Journal Volume: 36; Journal Issue: 12; Related Information: Coleman, T., 2016, PoroTomo DTS raw data: https://doi.org/10.15121/1367868.; Journal ID: ISSN 1070-485X
Country of Publication:
United States
Language:
English
Subject:
15 GEOTHERMAL ENERGY; heat diffusion; reservoir characterization; thermal diffusivity; distributed temperature sensing; Brady Hot Springs; Brady Power Plant; Nevada; fiber-optic sensors; geothermal; heat flow; inversion; borehole geophysics

Citation Formats

Patterson, Jeremy R., Cardiff, Michael, Coleman, Thomas, Wang, Herb, Feigl, Kurt L., Akerley, John, and Spielman, Paul. Geothermal reservoir characterization using distributed temperature sensing at Brady Geothermal Field, Nevada. United States: N. p., 2017. Web. doi:10.1190/tle36121024a1.1.
Patterson, Jeremy R., Cardiff, Michael, Coleman, Thomas, Wang, Herb, Feigl, Kurt L., Akerley, John, & Spielman, Paul. Geothermal reservoir characterization using distributed temperature sensing at Brady Geothermal Field, Nevada. United States. doi:10.1190/tle36121024a1.1.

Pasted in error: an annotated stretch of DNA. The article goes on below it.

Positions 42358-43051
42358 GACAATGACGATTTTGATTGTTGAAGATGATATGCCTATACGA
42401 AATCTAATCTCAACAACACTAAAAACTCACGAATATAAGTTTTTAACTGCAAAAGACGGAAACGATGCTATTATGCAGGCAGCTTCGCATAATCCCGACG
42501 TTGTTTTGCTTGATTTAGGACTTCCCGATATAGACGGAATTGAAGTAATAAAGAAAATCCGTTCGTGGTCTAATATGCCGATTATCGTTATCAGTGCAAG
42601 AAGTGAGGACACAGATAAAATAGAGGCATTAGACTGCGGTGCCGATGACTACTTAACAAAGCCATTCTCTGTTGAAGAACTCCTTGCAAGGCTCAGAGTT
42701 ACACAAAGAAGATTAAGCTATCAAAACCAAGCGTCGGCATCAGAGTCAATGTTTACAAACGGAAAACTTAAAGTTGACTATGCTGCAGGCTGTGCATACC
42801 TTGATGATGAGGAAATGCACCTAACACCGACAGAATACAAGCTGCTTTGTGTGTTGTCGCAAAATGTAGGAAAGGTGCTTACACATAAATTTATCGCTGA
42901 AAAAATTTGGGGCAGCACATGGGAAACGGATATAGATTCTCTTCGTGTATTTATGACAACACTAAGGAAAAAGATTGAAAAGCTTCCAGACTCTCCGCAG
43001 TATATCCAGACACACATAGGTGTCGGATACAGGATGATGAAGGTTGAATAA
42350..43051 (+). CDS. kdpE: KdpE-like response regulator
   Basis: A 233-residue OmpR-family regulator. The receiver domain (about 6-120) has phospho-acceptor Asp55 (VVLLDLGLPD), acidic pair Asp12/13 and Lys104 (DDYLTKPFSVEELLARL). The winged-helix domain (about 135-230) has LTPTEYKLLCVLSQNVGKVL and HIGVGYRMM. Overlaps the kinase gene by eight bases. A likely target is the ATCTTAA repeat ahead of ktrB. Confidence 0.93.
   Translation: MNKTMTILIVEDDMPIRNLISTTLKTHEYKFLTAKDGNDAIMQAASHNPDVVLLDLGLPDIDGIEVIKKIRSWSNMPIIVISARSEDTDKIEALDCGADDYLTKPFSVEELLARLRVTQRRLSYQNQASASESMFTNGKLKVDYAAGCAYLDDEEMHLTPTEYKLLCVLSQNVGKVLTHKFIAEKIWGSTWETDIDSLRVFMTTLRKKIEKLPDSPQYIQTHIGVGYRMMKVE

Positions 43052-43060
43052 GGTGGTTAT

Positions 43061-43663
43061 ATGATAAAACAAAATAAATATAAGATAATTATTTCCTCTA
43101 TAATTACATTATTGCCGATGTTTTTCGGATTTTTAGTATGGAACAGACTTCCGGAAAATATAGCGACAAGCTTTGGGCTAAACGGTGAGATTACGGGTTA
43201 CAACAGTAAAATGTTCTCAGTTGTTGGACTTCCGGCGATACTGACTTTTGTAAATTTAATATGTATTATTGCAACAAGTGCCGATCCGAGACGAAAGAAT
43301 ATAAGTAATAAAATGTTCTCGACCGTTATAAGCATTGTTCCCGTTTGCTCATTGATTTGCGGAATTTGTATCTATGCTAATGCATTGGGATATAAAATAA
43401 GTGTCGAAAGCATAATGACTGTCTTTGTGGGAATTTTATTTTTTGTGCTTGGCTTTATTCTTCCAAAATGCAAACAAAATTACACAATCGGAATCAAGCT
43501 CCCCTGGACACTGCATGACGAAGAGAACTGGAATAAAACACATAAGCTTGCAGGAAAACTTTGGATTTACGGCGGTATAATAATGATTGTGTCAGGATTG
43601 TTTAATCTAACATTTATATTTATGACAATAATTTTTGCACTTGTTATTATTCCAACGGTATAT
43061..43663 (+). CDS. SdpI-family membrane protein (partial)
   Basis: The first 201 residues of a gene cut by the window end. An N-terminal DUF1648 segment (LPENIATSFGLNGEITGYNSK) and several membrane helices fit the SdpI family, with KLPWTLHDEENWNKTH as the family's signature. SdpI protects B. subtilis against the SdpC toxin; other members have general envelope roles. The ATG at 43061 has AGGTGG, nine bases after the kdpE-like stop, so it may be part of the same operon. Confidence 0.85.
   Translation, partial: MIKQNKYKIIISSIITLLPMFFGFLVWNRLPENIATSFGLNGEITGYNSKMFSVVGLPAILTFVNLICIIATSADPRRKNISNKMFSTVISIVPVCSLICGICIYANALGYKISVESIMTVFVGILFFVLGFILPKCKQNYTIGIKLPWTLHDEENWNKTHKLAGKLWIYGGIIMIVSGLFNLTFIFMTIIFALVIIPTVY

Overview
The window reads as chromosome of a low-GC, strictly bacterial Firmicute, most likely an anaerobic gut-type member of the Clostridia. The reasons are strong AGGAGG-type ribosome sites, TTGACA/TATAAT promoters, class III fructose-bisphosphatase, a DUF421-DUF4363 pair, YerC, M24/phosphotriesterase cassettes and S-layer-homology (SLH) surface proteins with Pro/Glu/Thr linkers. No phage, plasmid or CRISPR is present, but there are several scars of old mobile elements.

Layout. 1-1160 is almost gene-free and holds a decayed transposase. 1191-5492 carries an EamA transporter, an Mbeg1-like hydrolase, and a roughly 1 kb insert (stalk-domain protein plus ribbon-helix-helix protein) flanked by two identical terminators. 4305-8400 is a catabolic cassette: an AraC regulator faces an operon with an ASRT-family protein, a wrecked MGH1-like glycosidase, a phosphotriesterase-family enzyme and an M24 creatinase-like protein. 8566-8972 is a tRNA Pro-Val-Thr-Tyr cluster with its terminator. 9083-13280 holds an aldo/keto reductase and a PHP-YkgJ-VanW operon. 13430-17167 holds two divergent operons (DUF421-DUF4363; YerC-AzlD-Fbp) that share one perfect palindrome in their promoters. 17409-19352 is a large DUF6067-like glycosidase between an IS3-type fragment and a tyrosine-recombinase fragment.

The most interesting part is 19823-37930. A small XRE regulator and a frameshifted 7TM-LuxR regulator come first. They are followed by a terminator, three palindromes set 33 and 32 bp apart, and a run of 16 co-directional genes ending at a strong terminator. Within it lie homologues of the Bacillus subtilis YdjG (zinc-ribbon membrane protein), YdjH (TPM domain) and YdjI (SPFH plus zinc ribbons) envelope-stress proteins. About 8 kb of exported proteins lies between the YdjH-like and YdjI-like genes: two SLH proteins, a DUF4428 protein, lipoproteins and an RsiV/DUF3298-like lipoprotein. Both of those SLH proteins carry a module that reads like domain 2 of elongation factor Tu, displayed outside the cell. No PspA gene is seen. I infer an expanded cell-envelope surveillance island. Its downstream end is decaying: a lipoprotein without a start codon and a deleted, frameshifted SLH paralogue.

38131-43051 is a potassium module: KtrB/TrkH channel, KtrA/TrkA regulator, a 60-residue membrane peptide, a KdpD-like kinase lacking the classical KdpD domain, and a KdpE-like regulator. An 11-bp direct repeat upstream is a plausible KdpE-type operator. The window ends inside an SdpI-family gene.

Patterson, Jeremy R., Cardiff, Michael, Coleman, Thomas, Wang, Herb, Feigl, Kurt L., Akerley, John, and Spielman, Paul. Fri . "Geothermal reservoir characterization using distributed temperature sensing at Brady Geothermal Field, Nevada". United States. doi:10.1190/tle36121024a1.1. https://www.osti.gov/servlets/purl/1422408.
@article{osti_1422408,
title = {Geothermal reservoir characterization using distributed temperature sensing at Brady Geothermal Field, Nevada},
author = {Patterson, Jeremy R. and Cardiff, Michael and Coleman, Thomas and Wang, Herb and Feigl, Kurt L. and Akerley, John and Spielman, Paul},